Restaurant Meals Program gives homeless, elderly and disabled beneficiaries a leg up
By Chris Levister –
At this Shell gas station on the corner of Waterman Avenue and Orange Show Road in San Bernardino, motorists can fill up, drink up, get a car wash with cash and credit cards and now buy bread, cereal, sandwiches, candy, chips and even frozen pizzas with food stamps.
At a growing number of area restaurant locations including Domino’s Pizza and El Pollo Loco some food stamps beneficiaries can get a hot prepared meal.
More local businesses are accepting EBT cards-food stamps, as a record number of consumers are turning to government aid to pay for groceries.
EBT stands for Electronic Benefits Transfer. It's a debit card for food stamps.
Shell Food Mart manager Oscar Ortiz says the number of low income residents in his community has been steadily increasing.
“A lot of people are feeling the effects of the recession. People who’ve never been on government assistance come in and ask if we accept food stamps and EBT cards. This is helping the community as well as us,” he said.
Typically people think food stamps are used for staple items like milk and bread and while generally they are, the item list is expanding to include things like candy, chips and pre-packaged sandwiches which can be microwaved in the store.
Since June of 2009, places like WalMart, Costco, Target, 7-Eleven, The Dollar Store and various convenience stores around the area have been accepting EBT cards. Drug retailers Walgreen and CVS accept EBT cards.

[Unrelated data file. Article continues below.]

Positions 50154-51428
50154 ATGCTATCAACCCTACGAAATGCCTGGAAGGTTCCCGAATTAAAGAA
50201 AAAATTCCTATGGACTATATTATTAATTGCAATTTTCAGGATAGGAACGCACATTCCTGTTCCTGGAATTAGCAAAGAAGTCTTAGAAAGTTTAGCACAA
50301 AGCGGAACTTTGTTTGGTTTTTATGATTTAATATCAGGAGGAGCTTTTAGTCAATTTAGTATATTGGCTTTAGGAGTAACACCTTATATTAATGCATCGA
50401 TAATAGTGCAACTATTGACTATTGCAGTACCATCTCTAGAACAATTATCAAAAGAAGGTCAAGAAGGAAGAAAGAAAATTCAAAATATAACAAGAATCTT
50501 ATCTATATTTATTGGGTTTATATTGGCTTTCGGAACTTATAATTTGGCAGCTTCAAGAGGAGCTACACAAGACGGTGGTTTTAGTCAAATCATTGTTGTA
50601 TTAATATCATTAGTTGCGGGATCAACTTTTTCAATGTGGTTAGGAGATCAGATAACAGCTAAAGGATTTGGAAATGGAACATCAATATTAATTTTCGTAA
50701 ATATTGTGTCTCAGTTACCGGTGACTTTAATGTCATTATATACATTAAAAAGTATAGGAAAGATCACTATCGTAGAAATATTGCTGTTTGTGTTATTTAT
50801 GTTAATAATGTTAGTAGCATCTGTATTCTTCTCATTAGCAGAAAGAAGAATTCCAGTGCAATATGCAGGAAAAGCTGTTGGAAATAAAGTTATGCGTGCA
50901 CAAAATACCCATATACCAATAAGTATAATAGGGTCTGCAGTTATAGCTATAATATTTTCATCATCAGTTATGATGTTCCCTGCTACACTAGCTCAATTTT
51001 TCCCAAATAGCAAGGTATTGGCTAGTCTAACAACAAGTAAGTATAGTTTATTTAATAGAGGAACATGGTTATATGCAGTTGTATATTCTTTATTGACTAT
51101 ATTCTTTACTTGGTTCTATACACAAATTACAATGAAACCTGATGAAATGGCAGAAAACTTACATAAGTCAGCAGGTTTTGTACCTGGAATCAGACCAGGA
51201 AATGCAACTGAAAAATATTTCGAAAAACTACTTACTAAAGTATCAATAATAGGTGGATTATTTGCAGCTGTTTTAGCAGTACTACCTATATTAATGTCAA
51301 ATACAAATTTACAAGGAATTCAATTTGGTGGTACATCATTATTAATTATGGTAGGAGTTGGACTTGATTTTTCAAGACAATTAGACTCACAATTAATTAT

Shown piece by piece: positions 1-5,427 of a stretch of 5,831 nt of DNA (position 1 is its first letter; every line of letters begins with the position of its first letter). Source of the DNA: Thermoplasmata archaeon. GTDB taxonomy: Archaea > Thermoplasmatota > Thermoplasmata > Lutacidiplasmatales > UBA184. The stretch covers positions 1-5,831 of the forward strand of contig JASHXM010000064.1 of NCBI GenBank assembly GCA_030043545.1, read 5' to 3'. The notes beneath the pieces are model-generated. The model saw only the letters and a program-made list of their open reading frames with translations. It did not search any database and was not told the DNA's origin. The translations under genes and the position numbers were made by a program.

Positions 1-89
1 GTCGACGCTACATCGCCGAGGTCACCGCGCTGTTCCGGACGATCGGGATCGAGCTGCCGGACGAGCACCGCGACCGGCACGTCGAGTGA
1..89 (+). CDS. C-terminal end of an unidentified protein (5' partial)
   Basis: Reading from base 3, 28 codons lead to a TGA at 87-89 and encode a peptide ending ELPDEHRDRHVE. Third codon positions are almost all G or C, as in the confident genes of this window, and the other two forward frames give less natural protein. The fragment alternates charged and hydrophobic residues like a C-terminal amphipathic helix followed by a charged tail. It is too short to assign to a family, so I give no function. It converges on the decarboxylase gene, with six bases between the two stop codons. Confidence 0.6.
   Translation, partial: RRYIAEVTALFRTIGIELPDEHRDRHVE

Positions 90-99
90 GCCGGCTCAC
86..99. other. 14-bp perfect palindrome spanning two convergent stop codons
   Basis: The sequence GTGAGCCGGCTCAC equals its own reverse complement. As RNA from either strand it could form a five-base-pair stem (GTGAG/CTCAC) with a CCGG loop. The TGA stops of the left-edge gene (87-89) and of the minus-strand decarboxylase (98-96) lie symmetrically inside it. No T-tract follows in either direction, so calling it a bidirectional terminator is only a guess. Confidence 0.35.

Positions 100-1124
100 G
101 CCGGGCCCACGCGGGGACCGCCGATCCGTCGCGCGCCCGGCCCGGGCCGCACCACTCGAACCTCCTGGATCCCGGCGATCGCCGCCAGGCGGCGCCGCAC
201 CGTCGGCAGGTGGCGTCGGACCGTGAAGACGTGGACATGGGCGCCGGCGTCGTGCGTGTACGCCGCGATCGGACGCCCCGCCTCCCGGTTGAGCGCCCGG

Sam’s Club is also offering its members another way to purchase products.
Officials said because of the current economic environment, they will start accepting EBT cards at some stores. Now some restaurants are rushing to cash in because the demand is growing.
Until now it's been a struggle to use food stamps at restaurants, but that’s changing under a program called Restaurant Meals.
The program allows homeless, elderly (age 60 or over), and disabled beneficiaries to use food stamp benefits to purchase certain ‘health choice’ prepared meals using Golden State Advantage (EBT) card at participating restaurants.
Last month Patricia Davis, who is homeless, reluctantly applied for food stamps after losing her job as a hotel housekeeper.
“I had to do what was best for my 3 kids,” she said. But until now she said most restaurants thumbed their noses at food stamps. Under the state’s evolving Restaurants Meals program Davis and her kids can have at least one hot meal a day.
Lydia Erviti oversees Restaurant Meals, which includes more than 500 restaurants.
“Our goal is to provide healthy meals for the homeless, disabled and elderly participants, especially the homeless because they don't have space to store food or cook.”
Restaurant Meals is also paying off for those on the cooking end. Joe Stein is the head of Strategy and Innovation for El Pollo Loco: “We wouldn't be surprised if the EBT revenue growth for company and franchise stores was over $2 million. From something that just started in August 09, that's a pretty good size growth.”
Good enough to interest other chains in joining the program like Pizza Hut and Burger King. But food stamps still won't get you a Big Mac or Chicken McNuggets. Not yet anyway. That's OK with Davis.
“I think fast food restaurants are finally waking up to the obesity crisis. You can now find a lot of health choices on their menus. With my blood pressure and my diabetics, I try to avoid eating too much salt and greasy food. That’s what makes this a good deal.”
For now she's sticking with grilled chicken and a side salad.
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